A monologue is a speech given by one character, but unlike a soliloquy, it is designed to be heard and responded to by the other characters on stage. One of the most famous monologues in theatre is Hamlet’s ‘Alas, poor Yorick’ speech in Shakespeare’s iconic play. In this speech, Hamlet is speaking to his friend Horatio, whom he addresses directly in the speech. It shows us that this speech is a monologue rather than a soliloquy.

Contrast this with the famous ‘To be, or not to be a speech from the same play. In this speech, Hamlet is speaking only to himself. Even though another character, Ophelia, shares the stage with him during this speech, there is no evidence that she can hear him and doesn’t respond. This speech is, therefore, a soliloquy.

These examples illustrate the difference between a monologue and a soliloquy. A monologue can be heard and responded to by other characters. Conversely, a soliloquy can only be heard by the character speaking and the audience. Even if other characters are on stage, they can’t hear or respond to a soliloquy.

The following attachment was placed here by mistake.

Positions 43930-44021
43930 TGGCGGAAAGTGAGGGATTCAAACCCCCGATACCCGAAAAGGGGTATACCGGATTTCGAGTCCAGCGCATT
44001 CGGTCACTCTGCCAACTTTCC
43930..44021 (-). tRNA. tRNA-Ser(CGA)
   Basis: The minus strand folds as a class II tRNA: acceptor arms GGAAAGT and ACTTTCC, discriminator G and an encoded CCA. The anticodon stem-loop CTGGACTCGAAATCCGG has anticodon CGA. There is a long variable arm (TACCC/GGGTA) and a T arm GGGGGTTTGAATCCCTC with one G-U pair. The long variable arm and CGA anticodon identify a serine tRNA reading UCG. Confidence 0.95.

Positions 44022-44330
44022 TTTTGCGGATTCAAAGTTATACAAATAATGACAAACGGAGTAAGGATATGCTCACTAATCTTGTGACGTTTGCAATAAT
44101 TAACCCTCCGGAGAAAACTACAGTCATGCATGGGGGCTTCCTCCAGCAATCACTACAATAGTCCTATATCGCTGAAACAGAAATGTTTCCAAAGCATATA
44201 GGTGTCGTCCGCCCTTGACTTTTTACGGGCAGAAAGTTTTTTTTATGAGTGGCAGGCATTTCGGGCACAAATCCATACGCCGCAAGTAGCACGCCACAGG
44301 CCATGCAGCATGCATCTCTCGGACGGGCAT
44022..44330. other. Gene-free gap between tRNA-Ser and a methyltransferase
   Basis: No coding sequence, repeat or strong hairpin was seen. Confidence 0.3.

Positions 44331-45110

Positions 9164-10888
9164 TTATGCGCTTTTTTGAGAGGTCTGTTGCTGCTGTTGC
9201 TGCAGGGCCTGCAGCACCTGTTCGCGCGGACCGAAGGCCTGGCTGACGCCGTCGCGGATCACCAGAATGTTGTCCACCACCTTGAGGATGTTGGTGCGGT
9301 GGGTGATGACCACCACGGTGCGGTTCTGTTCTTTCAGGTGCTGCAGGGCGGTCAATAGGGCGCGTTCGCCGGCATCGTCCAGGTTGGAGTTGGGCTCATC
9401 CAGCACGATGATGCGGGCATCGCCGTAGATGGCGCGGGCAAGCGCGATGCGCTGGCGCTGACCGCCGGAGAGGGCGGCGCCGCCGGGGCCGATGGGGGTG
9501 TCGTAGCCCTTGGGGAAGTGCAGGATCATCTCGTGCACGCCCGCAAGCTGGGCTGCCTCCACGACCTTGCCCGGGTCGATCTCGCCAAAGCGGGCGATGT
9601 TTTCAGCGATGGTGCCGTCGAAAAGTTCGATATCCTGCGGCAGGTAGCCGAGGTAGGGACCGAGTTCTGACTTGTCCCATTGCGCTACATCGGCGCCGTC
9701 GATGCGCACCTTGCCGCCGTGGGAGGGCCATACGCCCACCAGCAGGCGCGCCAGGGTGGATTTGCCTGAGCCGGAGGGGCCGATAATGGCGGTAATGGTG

It is why soliloquy is such an important literary device. It allows the writer to provide the audience with crucial information without the other characters finding out. For example, it can show us a character’s state of mind or feelings about something happening in the plot. It can also further the plot by giving us background information that would be extremely difficult to reveal via interaction between characters.